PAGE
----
After three of her childhood friends passed away from fentanyl-laced drug overdoses, Girl Scout Eunseo felt powerless. Then she learned about Narcan, a temporary opioid reversal drug with the potential to save lives. To prevent further deaths and grief, Eunseo decided to educate her school and community about drug awareness and treatment—earning the Girl Scout Gold Award in the process. As Eunseo emphasizes, drug addiction isn’t picky and threatens lives regardless of age, education, or socioeconomic status. Please share Eunseo’s story to make sure as many people as possible can benefit from this life-saving information and resources.
When—and why—did you get involved in Girl Scouts?
I’ve been a Girl Scout for as long as I can remember—joining as a Daisy and staying involved until graduation of my senior year. My family had just immigrated from South Korea, and my parents wanted their daughter to get involved in the community. Some of my earliest Girl Scout memories are selling cookies outside grocery stores with my troop in a Samoa costume and enjoying every single day camp in a 20-mile-radius during the summer.
I stayed involved in Girl Scouts because of my troop. I loved earning badges as a child, but that faded into the background as I got older. I realized that I loved coming to meetings not because of what badge I would receive or the snacks that were available, but the connections I had with many of the girls in my troop. These girls are still people I stay connected with to this day, and people I am proud to call my friends.
What did you enjoy most about Girl Scouts as a child? How did that change as you grew older?
Summer camps were my favorite activities as a child. From Camp River Ranch to Sammamish Day Camp, I showed up every day with my camp t-shirt on and a smile on my face. I loved attending Girl Scout Camp up to eighth grade, when I became a camp counselor at the same day camp I had grown up at as a child. It felt so rewarding to be the counselor that my younger self would’ve loved, and it was my highlight of every summer.
My favorite memory in Girl Scouts is when my troop put on our own weekend sleepaway camp in March 2019, which we didn’t know would be our last camp before the pandemic. Held at Island Lake, it was the most beautiful retreat and I loved getting to serve so many girls who reminded me of my younger self. Before bedtime, we would go around and do night checks, and on our last night we decided to sing ‘The Climb’ by Miley Cyrus, a song all of us loved growing up. Walking around singing to cabins of girls as a group (and almost crying) was something I will treasure forever.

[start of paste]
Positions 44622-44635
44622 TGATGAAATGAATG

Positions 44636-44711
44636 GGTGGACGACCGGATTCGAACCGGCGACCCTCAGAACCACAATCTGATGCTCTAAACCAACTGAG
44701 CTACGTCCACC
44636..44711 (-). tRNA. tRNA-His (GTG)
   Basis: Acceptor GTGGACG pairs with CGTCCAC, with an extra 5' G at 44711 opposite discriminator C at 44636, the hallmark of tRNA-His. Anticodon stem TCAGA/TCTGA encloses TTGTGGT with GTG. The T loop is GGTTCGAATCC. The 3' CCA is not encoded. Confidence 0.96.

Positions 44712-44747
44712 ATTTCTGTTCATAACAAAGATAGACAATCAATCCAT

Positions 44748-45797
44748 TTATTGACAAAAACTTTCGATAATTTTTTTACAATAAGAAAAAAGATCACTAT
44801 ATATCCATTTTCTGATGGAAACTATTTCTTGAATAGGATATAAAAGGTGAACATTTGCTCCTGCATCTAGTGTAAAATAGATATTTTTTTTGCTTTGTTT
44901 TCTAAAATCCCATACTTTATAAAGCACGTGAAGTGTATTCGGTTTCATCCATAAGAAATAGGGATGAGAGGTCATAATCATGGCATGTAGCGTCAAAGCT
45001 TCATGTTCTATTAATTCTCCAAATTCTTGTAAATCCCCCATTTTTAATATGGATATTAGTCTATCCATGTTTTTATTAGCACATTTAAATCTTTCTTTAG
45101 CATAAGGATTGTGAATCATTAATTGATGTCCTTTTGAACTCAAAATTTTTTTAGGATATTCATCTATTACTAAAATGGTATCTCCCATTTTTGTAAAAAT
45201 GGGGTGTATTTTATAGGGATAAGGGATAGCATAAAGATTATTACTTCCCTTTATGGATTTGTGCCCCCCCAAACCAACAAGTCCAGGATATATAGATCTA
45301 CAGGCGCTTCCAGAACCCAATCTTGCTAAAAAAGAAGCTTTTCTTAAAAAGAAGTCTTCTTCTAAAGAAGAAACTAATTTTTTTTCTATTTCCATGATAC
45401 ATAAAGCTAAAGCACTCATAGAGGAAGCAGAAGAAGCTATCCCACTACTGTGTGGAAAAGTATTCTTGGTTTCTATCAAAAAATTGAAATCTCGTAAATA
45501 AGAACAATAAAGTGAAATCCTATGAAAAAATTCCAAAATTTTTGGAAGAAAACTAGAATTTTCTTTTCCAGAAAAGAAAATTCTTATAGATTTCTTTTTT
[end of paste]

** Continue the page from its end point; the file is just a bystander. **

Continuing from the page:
My troop and I all became much closer during the pandemic. After everything went online, it was hard to FaceTime groups of people as none of us were used to organizing anything of the sort. Girl Scouts provided much-needed structure and gave us a bubble of people to safely visit after we became vaccinated and took necessary safety precautions. Seeing everyone’s faces at once or playing Bingo via Zoom provided the normalcy we all needed.
Why did you choose to pursue the Girl Scout Gold Award?
I didn’t choose to pursue the Gold Award; it fell into my lap. After multiple fentanyl-laced drug overdoses in my community, I was blinded by grief and looking for anything I could do to help. I realized that the Gold Award could provide the structure and support I needed to create an impact in my community, and my troop leader encouraged me to submit a proposal.
Learning about Narcan—a temporary opioid reversal drug that has the potential to save lives—felt like a slap in the face when I realized no one in our community had any awareness of the drug, and I vowed to help spread awareness of Narcan in our community.
I remember sitting in health class the day after a friend had passed away and learning about drug abuse—but only in a “Don’t Do It” approach. I began to wonder, what happens when that approach is no longer usable? What happens when your friend has already developed an addiction, and all you learn is to stay away? We learned nothing about treating overdoses, spotting them, or ending the stigma around addiction, even after what had just happened in the next town over.